The stability of a horizontal liquid bridge

My name is Matthew Haynes, I am a PhD student in MACSI in the University of Limerick.

My research investigates the stability of a horizontal liquid bridge. A horizontal liquid bridge is a volume of liquid suspended between two vertical walls. This suspensions is cause for a force balance between the surface tension and the body forces (gravity) of the liquid volume.

In essences the area of this research looks like it is something mathematicians do for the fun of it, without much (or even any) industrial background to the problem.

However, in this case it is different, this research is a simplification of an industrial problem, and while the simplification exists the results provided from this research are directly applicable to the original problem.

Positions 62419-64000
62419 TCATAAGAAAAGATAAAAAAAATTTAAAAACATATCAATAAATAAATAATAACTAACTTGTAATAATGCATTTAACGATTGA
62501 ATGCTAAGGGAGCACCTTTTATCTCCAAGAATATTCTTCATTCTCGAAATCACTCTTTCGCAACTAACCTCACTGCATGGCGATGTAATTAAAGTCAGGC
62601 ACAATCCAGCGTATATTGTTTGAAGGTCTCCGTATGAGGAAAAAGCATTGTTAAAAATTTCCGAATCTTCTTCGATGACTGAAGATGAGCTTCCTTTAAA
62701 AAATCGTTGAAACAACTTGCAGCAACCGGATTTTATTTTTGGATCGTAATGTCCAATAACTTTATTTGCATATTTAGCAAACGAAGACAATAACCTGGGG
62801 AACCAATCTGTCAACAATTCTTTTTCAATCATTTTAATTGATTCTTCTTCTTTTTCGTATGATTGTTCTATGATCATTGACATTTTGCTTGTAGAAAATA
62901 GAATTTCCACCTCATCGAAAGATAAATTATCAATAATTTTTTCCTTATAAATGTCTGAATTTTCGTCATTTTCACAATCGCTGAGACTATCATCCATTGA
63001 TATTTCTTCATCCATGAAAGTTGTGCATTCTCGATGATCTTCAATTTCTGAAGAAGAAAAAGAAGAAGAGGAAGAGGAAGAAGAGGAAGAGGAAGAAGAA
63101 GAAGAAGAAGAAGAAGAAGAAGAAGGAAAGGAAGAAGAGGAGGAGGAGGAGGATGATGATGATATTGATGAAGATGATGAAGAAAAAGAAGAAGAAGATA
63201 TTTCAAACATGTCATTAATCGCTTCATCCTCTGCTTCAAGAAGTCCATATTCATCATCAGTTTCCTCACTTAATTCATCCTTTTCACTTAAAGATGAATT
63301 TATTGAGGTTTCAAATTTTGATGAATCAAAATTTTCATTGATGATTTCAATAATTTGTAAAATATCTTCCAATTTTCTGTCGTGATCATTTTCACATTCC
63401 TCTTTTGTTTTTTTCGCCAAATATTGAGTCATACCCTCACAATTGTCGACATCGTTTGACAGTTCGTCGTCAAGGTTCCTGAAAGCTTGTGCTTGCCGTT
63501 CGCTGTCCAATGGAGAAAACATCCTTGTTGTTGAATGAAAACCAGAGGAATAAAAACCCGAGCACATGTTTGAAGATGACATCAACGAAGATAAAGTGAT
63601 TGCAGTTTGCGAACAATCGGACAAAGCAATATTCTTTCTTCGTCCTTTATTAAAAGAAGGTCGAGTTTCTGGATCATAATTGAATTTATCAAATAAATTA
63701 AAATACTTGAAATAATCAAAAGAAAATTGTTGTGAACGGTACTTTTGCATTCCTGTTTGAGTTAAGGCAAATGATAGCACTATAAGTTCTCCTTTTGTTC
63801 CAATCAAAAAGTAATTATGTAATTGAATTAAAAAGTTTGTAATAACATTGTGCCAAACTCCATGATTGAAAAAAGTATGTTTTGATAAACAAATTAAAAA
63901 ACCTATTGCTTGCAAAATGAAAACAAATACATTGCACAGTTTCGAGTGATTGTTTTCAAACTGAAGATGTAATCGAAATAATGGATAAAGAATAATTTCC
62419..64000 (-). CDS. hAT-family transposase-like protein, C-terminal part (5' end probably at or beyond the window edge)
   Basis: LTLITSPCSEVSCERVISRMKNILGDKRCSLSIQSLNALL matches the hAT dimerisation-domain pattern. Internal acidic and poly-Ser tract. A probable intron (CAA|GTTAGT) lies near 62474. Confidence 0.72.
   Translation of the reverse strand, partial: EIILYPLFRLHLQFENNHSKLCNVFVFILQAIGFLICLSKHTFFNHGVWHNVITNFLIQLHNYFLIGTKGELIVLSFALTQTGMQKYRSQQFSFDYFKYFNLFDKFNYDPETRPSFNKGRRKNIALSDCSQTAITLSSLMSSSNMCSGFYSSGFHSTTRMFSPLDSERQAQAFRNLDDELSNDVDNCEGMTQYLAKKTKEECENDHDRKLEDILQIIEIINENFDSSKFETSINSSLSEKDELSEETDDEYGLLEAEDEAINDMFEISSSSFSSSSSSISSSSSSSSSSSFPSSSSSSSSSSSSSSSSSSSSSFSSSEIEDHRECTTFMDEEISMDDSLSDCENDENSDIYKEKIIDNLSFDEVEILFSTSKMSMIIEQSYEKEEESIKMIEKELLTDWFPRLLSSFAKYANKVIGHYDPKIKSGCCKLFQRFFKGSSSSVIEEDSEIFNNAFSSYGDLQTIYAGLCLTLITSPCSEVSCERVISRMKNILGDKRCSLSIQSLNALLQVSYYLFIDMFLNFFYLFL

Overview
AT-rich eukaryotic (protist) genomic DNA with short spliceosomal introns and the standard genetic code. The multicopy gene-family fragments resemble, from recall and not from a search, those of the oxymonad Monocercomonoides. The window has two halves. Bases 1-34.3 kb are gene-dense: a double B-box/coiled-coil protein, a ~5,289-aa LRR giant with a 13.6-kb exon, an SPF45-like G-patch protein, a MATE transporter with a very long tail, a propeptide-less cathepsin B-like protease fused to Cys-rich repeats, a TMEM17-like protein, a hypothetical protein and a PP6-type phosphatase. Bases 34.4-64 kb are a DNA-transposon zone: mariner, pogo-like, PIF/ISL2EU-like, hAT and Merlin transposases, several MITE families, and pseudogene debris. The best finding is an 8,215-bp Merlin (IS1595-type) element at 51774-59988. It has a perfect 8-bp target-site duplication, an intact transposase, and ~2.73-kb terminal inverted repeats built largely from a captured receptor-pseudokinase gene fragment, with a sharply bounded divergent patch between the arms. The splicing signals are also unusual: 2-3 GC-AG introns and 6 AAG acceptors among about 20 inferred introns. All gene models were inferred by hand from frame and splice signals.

This industrial problem occurs during the ‘baking’ process of the manufacturing process of mesh stents. To produce a stent, a wire mesh is coated in a liquid polymer which is subsequently ‘baked’ to solidify the coating. However during this ‘baking’ process holes in the coating appear. This problem was first modelled by taking an arbitrarily oriented liquid bridge (not necessarily vertical or horizontal), however when a scaling analysis was performed, it became clear the all the pockets mirrored the stability of either the vertical or horizontal cases. The vertical case has been well documented, so we are left to examine the stability of horizontal liquid bridges to complete the model.

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